Business Resources for Authors

Intro to Book Reviews

by Amy Atwell

Welcome to our section all about book reviews. This area is available to both authors and reviewers. The menu at left will show the pages available to you as we add them.

Where Readers Post Reviews

There are a number of sites that allow readers to post reviews of books they’ve read.  These sites generally attach the review to the book’s page as well as the user’s profile. These reviews can benefit authors by raising the visibility of a book. Also, some promotional websites require that a book have a certain number of high-rating reviews before they will consider promoting the book.

  • Amazon
  • Audible
  • Barnes & Noble
  • Goodreads
  • LibraryThing
  • Shelfari
  • Smashwords

There are also well over a thousand—and the number is ever-growing—online book reviewers. These sites range from the single reader who writes a blog that includes reviews of books s/he’s read to major review websites that post hundreds of reviews per month. Often, these reviewers will have additional followers through Facebook or Twitter.

How To Approach Reviewers

In a word? Professionally. Treat reviewers with the same respect as agents and editors. Plan ahead and seek reviewers in advance of your book’s release so they can schedule a review. Nudging, begging, whining or outright badgering will often do more harm than good with a reviewer. Remember that publishing is a well-connected industry. Many reviewers are also authors or are good friends with authors.

  • And at Warrior Writers, Kristen Lamb posted How To Win the Hearts of Bloggers, a lovely post with tips on how to and how NOT to approach reviewers.
  • The Book Deal features a post by Alan Rinzler explaining that Book bloggers can help sell your book: Tips for authors.
  • You may want to check out Phil Torcivia’s group called Review Seekers on Facebook. Click on the Doc link under their header for a document that explains how to post your book. Their target is readers and bloggers who post reviews on Amazon, B&N, iTunes and blogs.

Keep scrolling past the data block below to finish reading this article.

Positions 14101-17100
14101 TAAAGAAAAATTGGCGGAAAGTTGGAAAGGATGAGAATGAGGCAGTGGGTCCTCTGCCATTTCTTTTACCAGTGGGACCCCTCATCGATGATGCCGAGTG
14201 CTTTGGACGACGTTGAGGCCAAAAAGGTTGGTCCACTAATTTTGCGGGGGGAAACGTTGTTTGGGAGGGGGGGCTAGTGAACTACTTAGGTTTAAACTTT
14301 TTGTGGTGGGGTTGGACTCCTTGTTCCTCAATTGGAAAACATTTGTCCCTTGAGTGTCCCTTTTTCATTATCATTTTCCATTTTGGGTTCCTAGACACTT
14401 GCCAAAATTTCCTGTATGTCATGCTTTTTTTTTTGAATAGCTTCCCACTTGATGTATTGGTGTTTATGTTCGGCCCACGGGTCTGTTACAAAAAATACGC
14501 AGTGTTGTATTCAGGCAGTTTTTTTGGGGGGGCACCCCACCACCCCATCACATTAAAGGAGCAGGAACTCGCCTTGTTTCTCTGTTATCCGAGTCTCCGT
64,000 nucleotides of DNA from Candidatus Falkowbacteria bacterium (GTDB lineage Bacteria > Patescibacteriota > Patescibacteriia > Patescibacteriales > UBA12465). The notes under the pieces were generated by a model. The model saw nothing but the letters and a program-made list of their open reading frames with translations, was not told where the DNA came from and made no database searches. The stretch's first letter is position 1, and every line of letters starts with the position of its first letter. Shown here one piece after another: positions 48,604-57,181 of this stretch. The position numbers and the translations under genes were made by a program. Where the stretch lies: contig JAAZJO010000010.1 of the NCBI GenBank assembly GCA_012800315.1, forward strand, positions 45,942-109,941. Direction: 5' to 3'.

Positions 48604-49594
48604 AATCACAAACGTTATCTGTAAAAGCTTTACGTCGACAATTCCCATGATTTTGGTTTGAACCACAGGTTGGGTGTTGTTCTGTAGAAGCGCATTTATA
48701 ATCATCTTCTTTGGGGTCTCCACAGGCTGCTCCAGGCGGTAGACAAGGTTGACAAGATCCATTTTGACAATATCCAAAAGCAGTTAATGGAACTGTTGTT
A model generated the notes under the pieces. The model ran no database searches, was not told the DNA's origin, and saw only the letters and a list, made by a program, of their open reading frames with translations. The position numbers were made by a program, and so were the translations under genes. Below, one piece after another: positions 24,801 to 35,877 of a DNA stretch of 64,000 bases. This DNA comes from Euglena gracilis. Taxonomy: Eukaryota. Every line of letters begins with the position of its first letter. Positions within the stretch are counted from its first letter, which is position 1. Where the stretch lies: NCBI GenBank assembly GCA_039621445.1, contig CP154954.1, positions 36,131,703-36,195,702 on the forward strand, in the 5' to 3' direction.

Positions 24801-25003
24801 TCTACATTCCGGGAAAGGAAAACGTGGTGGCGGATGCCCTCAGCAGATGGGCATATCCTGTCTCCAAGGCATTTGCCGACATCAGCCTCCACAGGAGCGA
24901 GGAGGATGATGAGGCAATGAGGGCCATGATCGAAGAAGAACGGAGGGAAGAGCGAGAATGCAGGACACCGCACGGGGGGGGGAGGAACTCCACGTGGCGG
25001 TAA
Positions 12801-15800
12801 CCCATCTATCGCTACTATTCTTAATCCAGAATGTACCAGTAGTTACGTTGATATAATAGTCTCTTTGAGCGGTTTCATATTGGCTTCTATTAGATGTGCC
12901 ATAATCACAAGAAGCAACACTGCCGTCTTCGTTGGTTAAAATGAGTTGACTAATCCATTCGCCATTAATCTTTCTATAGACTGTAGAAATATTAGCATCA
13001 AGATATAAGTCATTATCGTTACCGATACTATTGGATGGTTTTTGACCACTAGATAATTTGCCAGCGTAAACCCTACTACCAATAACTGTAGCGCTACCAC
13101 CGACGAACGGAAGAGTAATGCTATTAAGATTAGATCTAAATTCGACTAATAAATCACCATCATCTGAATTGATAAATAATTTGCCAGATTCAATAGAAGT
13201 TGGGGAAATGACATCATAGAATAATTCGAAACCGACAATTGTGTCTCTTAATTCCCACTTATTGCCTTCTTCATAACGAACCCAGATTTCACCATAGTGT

• Alice Bradley ponders the burning question, Should You Read Reviews?, in her blog at Babble Voices.

Fretting Over a Bad Review

Worried because you’ve received a lowly one-star review on Amazon, B&N or Goodreads? Draw a deep breath and resist the urge to defend yourself or your story. Repeat after me: READING IS SUBJECTIVE. Not everyone is going to like your story. Not everyone is going to get your sense of humor or your voice or your hero’s sarcasm. “Bad” reviews actually give your book page more credibility with many readers who tend to suspect that any book that looks too perfect has been padded with reviews by friends and family.

Reviews—good or bad—are promotion of your book. Trust the intelligence of most readers. They will cull through your reviews as a whole, if they’re inclined to read reviews at all. What one reviewer will complain about as a trite story line could be a basic plot premise that is well-loved by many other readers (think amnesia or secret babies or cowboys or runaway brides or prodigal sons or reunion stories or…well, you get the picture).

Need more talking down from the ledge? Try these two posts:

Where To Find Reviewers

If you’re commercially published, check with your publisher to find out what efforts they will make to get your book reviewed. There’s no need to duplicate efforts.  Some publishers have a short list of reviewers to whom they send all titles.  Some publishers are using NetGalley more and more.

If you’re self-published or want to expand the search for reviewers for your upcoming book, we’ve done our best to help.  Want to follow book reviewers on Twitter?  We’ve curated a list of 400+ reviewer peeps. Twitter list of Book Reviewers

We’re happy to share a number of other sites that list reviewers. Some lists are sorted by genre, others are in alphabetical order.

  • — Powered by Blog Nation, a listing of 80 book bloggers.